‘America for Beginners’ explores family, identity
Traveling companions can bring out the best or the worst in each other. Luckily, the unlikely trio in Leah Franqui’s debut novel, “America for Beginners” (William Morrow, 308 pp., ★★★g), mostly accomplishes the former.
Pival Sengupta, a wealthy widow from Kolkata, India, comes to America to understand two things: the country her son left her for, and what happened to him after his father cast him out of the family for being gay.
Pival has arranged through the hilariously second-rate and expensive First Class India USA Destination Vacation Tour Company for a crosscountry trip led by Satya Roy, who is told by his boss to camouflage his Bangladeshi origin, and Rebecca Elliot, a faltering New York actor who takes the job of “companion” on a whim.
The novel interweaves the back stories of Pival, Satya and Rebecca as they make their way from budget hotel to tourist site to uninspiring Indian restaurant, in one city after another.
Rebecca introduces Pival to Thai food and ideas about female freedom that scandalize and interest the older woman. Meanwhile, the always hungry Satya struggles to keep up with a job he is woefully underprepared for.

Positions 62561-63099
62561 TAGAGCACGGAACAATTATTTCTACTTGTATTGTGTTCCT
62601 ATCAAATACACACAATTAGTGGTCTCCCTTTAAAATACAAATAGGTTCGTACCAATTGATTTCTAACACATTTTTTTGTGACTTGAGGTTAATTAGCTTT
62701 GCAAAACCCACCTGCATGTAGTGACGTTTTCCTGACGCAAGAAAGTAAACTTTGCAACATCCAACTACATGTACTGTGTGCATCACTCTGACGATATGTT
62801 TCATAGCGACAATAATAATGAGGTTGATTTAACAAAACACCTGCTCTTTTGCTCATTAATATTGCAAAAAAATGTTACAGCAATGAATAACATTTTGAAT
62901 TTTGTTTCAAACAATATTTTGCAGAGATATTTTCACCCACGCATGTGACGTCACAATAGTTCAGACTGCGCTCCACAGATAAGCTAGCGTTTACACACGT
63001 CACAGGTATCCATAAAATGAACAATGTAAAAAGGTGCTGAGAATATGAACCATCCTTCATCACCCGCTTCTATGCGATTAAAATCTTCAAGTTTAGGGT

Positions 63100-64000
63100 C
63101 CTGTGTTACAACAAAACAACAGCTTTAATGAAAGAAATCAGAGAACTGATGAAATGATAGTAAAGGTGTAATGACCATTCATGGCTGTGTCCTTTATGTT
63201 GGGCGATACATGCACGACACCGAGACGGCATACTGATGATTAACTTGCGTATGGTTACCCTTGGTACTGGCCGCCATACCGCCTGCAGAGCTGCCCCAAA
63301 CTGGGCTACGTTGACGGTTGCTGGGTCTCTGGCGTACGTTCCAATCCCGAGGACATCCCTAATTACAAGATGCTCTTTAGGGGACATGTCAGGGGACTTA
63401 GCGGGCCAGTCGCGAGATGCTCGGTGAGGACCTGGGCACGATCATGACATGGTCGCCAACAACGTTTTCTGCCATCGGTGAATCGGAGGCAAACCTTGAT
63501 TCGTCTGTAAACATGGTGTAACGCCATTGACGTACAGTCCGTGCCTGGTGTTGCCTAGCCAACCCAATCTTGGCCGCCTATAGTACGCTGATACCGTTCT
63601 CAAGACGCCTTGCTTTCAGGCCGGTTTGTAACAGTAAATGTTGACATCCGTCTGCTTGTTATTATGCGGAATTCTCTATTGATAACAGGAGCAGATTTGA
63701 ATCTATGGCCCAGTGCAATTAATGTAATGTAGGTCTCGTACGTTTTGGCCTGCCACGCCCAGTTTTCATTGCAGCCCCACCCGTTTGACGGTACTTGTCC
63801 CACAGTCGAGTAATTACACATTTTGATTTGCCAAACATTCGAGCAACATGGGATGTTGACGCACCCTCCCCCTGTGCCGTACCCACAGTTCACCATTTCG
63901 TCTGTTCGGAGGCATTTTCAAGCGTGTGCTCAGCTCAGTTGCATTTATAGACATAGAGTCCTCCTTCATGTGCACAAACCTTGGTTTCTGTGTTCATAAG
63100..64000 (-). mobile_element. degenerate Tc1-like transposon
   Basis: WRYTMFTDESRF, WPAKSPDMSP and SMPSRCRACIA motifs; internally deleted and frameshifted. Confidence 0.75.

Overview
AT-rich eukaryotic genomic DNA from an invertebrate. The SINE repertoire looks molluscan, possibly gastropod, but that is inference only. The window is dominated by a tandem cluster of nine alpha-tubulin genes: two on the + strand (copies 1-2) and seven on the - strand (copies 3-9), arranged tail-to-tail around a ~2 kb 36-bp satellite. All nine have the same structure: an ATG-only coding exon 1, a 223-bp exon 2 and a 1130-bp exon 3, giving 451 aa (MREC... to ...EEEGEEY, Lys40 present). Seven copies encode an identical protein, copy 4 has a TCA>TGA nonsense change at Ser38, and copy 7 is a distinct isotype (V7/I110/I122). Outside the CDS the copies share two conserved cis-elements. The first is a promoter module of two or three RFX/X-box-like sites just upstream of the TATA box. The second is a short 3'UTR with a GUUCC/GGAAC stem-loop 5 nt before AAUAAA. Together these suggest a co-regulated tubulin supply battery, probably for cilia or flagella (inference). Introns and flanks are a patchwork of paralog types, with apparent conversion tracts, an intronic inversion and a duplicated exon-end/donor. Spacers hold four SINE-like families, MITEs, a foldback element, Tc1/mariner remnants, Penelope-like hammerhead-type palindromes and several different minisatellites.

As they visit the Liberty Bell, the Lincoln Memorial and the Las Vegas Strip, Pival retreats into private anguish about her son. Running parallel to her journey are scenes from an unknown time when Pival’s son, Rahi (calling himself Bhim), finds love and happiness in San Francisco.
As the travelers get closer to California, the stakes rise: Will Pival learn the truth about her son? What will she do?
“America for Beginners” is a compelling story deepened by characters who grapple with identity and nationality in situations that are sometimes funny and often painful.
Pival’s Bengali heritage clashes at first with Satya’s Bangladeshi, even as most Americans they meet can’t tell the difference. Rebecca’s sexual frankness puts her at odds with her more conservative companions. But the heart of this novel is Pival’s wrenching self-realization about how she and her culture treated her gay son. We empathize with her sorrow at discovering too late how she might have acted differently.
Readers may chafe during the first several chapters while the plot gets set in motion a bit too slowly – Pival doesn’t arrive in USA until a third of the book has passed. That time could have been used more fruitfully in the final chapters, where a poignant new relationship deserves more development.
Still, Franqui’s novel resonates as a strong contemporary story about crosscultural alliances, the bonds of family and what it means to “learn America.”